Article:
She’s No Prize

Posted on 11 March 2011

I don’t have much time today, so I thought I’d share the link to Alice Sebold’s essay about literary prizes, “Eyes on the Prize.”

Some writers view literary awards with a healthy dose of skepticism, which I totally get. Or, as Sebold said after winning an award — and after more than a few cocktails — “You know this is bullshit, right?”

On the other hand, I’ve been entering writing contests of some form or another since I was 13 years old. I looked forward to the Scholastic Writing Awards every year as a teenager (not cool, I know, but I’m apparently not afraid to embarrass myself here). Then I won Washington College’s Sophie Kerr Prize, which was amazing, and my first book publication is the result of the Chandra Prize. So I’m not exactly about to knock contests, even if I acknowledge that they’re imperfect.

And as Sebold writes, literary awards “are a necessary crapshoot from which, on balance, all of us benefit.”

Here’s an excerpt from the beginning of her essay. Full version is available here.

A few years ago, I was nominated for an award. Awards are nice; I don’t blame people for taking joy in receiving them, or for becoming teary and/or inarticulate if they are forced to give an acceptance speech. I now think that’s preferable to being loaded to the gills on a generous friend’s anti-anxiety meds.

The ceremony was long, and many awards were given out that night. The occasion was videotaped, as everything now seems to be. As each category was announced from the stage, the nominees’ names were read out, and each of us was expected to stand at our place at various groaning tables, flanked by our spouses and friends and those in the publishing industry whom I always think of as having drawn the short straw at the office that day. I had had two vodka martinis before the ceremony, and bottles of red and white wine surrounded each table’s floral centerpiece. Although I was too nervous to eat, my thirst was endless. My husband recalls my having an unerring sense of when a camera was anywhere near, for in those moments I would heave a glass toward my mouth while he fruitlessly attempted to stay my hand.

Some time later, I won in my category.

How much weight do you put into contests/awards? Are you more likely to read a book if it has won an award? Do you enter writing contests? What would you say during your acceptance speech?

Photo: Telstar Logistics


4 responses to She’s No Prize

  • lisahgolden says:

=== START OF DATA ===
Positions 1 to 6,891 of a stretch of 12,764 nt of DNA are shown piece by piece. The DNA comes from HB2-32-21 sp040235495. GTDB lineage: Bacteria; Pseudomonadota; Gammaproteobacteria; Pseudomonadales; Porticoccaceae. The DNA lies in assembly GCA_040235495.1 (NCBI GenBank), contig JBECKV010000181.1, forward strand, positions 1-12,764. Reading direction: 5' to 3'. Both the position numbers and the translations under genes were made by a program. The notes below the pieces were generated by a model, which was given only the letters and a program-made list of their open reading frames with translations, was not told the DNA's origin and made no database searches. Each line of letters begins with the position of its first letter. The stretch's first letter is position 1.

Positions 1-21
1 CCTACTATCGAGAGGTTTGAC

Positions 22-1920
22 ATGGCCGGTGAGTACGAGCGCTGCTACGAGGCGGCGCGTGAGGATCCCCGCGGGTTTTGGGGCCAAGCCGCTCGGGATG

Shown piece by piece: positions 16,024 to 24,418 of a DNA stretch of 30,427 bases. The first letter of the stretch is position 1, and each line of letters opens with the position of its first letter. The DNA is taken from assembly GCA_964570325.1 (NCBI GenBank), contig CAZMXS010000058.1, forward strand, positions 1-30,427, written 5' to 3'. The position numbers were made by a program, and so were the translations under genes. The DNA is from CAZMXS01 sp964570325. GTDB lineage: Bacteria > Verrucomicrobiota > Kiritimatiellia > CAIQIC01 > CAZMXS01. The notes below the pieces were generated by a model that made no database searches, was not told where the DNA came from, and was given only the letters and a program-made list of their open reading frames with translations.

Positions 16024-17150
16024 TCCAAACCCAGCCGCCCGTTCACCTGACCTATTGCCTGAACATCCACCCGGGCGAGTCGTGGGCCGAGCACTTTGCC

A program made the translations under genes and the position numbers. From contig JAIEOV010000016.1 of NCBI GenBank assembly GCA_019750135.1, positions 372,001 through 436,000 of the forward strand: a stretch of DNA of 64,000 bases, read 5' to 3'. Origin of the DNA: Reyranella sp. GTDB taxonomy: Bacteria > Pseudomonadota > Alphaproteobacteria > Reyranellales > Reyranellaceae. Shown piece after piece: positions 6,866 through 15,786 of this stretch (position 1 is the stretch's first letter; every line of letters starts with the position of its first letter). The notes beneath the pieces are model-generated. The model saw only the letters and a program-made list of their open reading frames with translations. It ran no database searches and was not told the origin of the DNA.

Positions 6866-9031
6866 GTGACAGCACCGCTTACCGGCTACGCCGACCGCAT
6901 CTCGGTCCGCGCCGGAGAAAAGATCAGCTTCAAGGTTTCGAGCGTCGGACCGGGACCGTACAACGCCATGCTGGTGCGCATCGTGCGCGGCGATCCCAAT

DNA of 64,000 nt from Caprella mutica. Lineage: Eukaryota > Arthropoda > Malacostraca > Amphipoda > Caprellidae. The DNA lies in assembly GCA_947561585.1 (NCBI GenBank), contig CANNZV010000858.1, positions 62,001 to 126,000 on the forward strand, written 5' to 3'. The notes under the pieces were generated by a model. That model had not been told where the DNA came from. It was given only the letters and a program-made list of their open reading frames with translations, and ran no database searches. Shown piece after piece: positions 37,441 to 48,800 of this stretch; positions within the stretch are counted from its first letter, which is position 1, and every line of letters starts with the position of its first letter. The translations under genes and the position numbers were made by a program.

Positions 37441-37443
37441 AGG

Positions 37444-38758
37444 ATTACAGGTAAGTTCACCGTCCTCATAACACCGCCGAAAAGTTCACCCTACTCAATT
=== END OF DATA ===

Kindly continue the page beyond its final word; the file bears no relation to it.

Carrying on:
Because handling awards was part of my old career, I’m a horrible cynic about them. That’s not to say I wouldn’t jump up and click my heels were I to win one. And the results that you’ve seen from your awards speak for themselves – you’ve been published!

    That to me is a prize in itself.

    As for award winning books, I don’t pay much attention but when I look at children’s books, I’m very likely to pick up a Caldecott winner. I have no explanation except that the winners I have read have always been quality and I take it as a stamp of approval I believe in.

  • Teri says:

    I, too, am an awards cynic. Maybe it’s that the chances of “winning” are so slim, or that it often seems like the same people keep winning all the awards. I don’t know. I remember reading once that committee members for some of these awards (Pulitzer and NBA) don’t even read the books in their entirety. If true, how sad is that?

    On the other hand, the day the National Book Awards are announced, I run to the bookstore as fast as I can and buy those books. Sometimes I’m thrilled with their choices — like OLIVE KITTERIDGE, for example — and sometimes I’m terribly disappointed and puzzled.

    • I loved OLIVE KITTERIDGE, too. I don’t always make a point to grab the National Book Award or Pulitzer winner immediately, but I do try to get around to it soon. I still have TINKERS sitting on my bookshelf, waiting…

  • Lyn Hawks says:

    Writing contests keep me focused, give me deadlines to shoot for, and give me an audience. I’ve won some and finalized in others, and that feedback has really helped me along the journey. And I don’t mind the entrance fees; I’m glad to know we’re funding judges and awards and others in this writing community.

    All I can say about a potential acceptance speech is I’d advise my lightweight self to go easy on the alcohol prior to speaking. :-)

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